Tag Archives: planning

The Conundrum: Preparing for the Writer’s Residency

(week 1)

This piece is the first in a series of what will be weekly (I hope!) posts on topics that relate to writer’s residencies. I am starting this post at Week 1, and counting up. Find Week 2 and Week 3 also on the blog.

cover of a book: How to Solve Conundrums

CC image How to solve conundrums courtesy of Villanova University Digital Library on Flickr. Some rights reserved.

Ever been confronted with too many ways to achieve your goal, thereby paralyzing yourself as your choice swings from one, to the other, to the next possibility…?

That’s where I am right now.

I was awarded a four-week writer’s residency this summer. Short statement of fact: I am over the moon! Short statement of conundrum: I have a ton of work to do before signing in on the first day. I thought I had the next few months figured out, but now I’m not so sure. Because writing is, well, not always writing.

When I told one of the staffers at my writer’s workshop, a friend of mine, about my residency, he described what he did at his (shorter) residency last year. His approach was almost the complete inverse to what I’ve been planning.

I was planning to do my research first, and at the residency all I would do was write. The first draft.

He brought his completed first draft to the residency along with his research materials, and instead did the research and revision component to the first draft.

Both approaches have advantages. Under my plan, I’d have lots of information to work with — and then plenty of time to write. Using my friend’s strategy, I’d have the time to go over what I’d written, improve it, see where the gaps are, and then choose only that research which suits my needs.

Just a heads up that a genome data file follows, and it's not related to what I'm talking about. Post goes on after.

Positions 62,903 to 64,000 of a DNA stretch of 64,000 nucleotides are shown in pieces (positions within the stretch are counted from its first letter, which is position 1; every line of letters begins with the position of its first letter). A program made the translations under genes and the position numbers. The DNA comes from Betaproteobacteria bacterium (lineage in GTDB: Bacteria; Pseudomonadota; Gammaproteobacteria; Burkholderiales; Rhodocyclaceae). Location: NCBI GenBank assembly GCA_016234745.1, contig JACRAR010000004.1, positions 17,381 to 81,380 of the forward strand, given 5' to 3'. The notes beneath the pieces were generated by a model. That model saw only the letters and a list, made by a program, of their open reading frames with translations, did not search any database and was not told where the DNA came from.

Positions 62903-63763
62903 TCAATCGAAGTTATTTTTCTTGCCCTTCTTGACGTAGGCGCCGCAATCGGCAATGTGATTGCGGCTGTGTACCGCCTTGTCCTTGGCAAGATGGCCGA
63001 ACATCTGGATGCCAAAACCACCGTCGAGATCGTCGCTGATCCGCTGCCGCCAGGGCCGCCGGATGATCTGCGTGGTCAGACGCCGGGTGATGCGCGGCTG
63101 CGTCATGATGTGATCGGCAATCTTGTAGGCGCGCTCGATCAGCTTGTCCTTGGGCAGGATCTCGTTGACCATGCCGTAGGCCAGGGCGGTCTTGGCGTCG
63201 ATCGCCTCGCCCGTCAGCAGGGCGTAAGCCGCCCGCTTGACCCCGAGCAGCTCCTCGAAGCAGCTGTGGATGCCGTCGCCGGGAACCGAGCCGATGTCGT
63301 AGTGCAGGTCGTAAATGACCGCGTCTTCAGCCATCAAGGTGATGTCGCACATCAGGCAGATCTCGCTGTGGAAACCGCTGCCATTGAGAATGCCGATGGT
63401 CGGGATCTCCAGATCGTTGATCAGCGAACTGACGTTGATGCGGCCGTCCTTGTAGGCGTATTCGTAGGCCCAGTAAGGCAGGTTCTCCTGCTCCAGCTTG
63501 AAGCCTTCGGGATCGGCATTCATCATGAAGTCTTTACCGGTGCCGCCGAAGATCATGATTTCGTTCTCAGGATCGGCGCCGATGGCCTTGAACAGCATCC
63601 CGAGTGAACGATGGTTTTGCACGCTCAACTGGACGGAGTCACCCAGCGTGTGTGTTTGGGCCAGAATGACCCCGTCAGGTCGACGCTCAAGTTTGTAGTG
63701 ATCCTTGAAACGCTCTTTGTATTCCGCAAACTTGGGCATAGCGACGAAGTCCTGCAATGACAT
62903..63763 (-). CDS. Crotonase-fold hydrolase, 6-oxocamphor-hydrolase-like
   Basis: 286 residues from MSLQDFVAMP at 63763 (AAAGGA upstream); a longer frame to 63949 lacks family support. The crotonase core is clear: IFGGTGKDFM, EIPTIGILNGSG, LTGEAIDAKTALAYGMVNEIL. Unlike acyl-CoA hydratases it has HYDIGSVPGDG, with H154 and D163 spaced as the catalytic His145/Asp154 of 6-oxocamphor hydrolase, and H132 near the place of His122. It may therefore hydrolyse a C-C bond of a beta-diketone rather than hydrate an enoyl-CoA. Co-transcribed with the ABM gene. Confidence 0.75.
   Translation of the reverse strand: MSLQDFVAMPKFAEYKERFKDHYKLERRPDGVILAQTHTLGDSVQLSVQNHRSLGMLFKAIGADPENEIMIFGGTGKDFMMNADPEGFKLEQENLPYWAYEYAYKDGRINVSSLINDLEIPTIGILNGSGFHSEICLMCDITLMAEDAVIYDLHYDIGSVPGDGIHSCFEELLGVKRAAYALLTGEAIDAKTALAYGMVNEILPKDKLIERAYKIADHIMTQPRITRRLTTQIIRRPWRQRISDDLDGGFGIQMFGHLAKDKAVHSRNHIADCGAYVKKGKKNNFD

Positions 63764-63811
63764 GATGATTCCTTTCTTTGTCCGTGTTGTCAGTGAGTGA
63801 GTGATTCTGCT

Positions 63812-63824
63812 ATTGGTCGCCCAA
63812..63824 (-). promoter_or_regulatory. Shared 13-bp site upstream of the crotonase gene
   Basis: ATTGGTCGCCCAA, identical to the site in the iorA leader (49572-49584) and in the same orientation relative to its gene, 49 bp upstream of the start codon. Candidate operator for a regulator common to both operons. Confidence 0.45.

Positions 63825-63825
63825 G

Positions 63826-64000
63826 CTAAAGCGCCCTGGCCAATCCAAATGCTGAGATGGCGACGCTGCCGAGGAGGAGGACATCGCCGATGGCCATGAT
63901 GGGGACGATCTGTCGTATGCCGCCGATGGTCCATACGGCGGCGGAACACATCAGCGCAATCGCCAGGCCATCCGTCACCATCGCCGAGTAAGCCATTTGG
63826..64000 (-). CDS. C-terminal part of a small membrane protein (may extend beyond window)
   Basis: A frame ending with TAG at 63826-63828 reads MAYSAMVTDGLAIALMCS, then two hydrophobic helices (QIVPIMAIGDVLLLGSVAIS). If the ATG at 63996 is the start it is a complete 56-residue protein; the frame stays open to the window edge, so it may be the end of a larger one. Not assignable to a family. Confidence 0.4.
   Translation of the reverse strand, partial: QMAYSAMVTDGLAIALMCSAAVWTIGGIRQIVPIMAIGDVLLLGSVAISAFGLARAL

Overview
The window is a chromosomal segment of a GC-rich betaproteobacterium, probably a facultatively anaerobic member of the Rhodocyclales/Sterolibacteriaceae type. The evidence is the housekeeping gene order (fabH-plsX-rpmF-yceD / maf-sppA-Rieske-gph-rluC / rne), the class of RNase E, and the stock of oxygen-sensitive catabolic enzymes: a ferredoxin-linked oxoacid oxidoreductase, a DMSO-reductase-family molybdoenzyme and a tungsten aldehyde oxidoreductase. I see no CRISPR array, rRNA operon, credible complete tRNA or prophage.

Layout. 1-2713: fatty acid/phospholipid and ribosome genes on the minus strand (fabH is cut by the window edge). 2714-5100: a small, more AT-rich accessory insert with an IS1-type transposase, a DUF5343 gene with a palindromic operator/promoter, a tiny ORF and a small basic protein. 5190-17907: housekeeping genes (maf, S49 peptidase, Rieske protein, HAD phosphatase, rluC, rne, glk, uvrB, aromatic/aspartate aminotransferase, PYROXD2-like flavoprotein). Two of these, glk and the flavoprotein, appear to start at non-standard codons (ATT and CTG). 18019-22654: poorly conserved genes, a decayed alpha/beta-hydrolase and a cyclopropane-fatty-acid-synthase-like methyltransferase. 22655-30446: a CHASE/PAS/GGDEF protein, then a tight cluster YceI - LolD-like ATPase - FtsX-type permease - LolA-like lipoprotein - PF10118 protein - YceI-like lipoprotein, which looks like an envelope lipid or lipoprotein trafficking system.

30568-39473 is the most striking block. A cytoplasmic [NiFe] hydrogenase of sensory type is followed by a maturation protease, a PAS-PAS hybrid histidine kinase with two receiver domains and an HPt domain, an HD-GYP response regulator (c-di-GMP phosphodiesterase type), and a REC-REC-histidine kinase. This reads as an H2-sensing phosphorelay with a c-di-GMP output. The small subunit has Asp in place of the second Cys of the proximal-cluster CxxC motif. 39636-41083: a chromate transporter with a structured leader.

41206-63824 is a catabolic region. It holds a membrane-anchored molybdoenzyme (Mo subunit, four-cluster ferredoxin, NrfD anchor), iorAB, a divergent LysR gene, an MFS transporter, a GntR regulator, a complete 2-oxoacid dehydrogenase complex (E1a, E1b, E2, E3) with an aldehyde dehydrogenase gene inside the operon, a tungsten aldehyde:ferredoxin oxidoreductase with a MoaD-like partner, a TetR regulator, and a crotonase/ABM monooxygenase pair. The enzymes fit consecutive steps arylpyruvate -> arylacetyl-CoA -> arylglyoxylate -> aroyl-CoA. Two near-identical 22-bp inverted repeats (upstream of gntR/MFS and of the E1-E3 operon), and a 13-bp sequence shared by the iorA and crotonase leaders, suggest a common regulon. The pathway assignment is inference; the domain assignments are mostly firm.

Conundrum.

Why this is a big deal

Residencies are prized in the writing world. We get to spend uninterrupted time working on our projects! Hurrah! No need to go food shopping, or to work, or in fact to leave the house/building for any reason. Work in the middle of the night. Spread your notes out with abandon in your private studio. Hang out in said studio in your PJs. Nobody else comes in. That’s one REALLY big reason.

Residencies are a recognition of your work. Space is limited. I had to send a work sample with my application and jurors read it to decide whether it/me was worthwhile. Most applications are not accepted. Residencies are not publication, but a nod in that direction — yes, this work shows promise. My soul drinks this up, believe me.

A residency is not cheap. Consider that while in one sense you are taking a vacation from your regular life, your regular life (read: bills) doesn’t go away from you. It lies in wait. Plus, the residency program charges a fee, unless you receive a fellowship which covers your expenses. The fee is the second biggest hurdle to residencies after the application process (which is why I’ve set up a fundraising page).

Given that a) I was awarded a spot, b) I have a project to work on, and c) potential fundraising help… I really, really, REALLY want to make sure that my time there is well-spent. Which brings me to my conundrum.

Do I write during my writer’s residency?

It may seem obvious that a writer’s residency would be occupied with, you know, WRITING. However, Writing is more than just writing. Let me explain.

One part of Writing is the first draft. Most people are familiar with this process, which does, in fact, involve writing. The first draft is one of my options.

Another part of Writing is research. Both fiction and non-fiction may require this. Maybe you are writing about a botanist, as Liz Gilbert did in her recent novel, The Signature of All Things (note: on my to-read list). Liz Gilbert is not a botanist. She did a LOT of research in order to write that book. Liz wrote a book of fiction. You could also write a nonfiction book about a botanist. Research isn’t writing, though research is often necessary, and research takes time, organization, and at least a starting point for what information you need. I do need to do research at some point (my work is fiction).